In this test, you kneel on the ground and assume a position similar to stretching your hip flexors, with your knee on the floor.  Your lead foot that you are testing should be lined up 5″ from the wall.  This is important and the key to standardizing the test.

From this position you lean in, keeping your heel on the ground.  From this position you can measure the actual tibial angle in relationship to the ground or measure the distance of the knee cap from the wall when the heel starts to come up.  An alternate method would be to vary the distance your foot is from the wall and measure from the great toe to the wall.  I personally prefer to standardize the distance to 5″.  If they can touch the wall from 5″, they have pretty good mobility.  I should note that my photo below has my client wearing minimus shoes, but barefoot is ideal.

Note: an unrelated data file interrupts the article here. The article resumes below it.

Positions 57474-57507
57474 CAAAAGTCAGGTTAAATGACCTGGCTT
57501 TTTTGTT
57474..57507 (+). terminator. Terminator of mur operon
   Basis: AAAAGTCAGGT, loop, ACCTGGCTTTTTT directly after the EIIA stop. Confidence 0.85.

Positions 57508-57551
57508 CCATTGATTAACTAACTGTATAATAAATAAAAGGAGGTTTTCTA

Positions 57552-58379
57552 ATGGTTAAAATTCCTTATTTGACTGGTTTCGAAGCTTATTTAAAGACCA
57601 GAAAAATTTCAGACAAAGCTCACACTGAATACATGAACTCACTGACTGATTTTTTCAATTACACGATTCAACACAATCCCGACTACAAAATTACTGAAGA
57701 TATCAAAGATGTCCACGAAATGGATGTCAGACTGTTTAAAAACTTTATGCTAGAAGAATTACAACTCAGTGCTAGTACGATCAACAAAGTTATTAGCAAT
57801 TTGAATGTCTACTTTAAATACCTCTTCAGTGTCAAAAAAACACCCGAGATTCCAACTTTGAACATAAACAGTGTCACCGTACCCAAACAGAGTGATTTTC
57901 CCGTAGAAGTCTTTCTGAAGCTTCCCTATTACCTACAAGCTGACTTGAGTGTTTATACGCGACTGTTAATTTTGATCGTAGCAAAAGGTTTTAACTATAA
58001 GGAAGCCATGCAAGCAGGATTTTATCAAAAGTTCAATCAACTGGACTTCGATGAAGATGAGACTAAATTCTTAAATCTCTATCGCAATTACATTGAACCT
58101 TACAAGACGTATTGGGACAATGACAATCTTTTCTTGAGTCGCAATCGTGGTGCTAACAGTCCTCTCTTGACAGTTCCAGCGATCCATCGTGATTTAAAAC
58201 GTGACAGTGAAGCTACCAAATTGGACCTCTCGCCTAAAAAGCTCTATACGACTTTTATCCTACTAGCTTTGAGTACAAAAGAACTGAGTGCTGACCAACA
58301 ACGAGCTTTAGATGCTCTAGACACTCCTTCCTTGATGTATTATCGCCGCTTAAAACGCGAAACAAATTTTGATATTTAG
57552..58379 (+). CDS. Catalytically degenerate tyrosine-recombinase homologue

Ankle Dorsiflexion Mobilty

 

This is a great position to assess your progress, and as you’ll see, I’ll recommend some specific drills you can perform from this position to you can immediately assess and reassess.

 

Ankle Mobility Exercises to Improve Dorsiflexion

As I mentioned previously, I like to use a 3-step process to maximize my gains when trying to enhance ankle dorsiflexion:

  1. Self-myofascial release for the calf and plantar fasica
  2. Stretching of the calf
  3. Ankle mobility drills

I prefer this order to loosen the soft tissue and maximize pliability before working on specific joint mobility.  Also, I should note that I try to go barefoot during my ankle mobility exercises.

 

Self Myofascial Drills for Ankle Dorsiflexion Mobility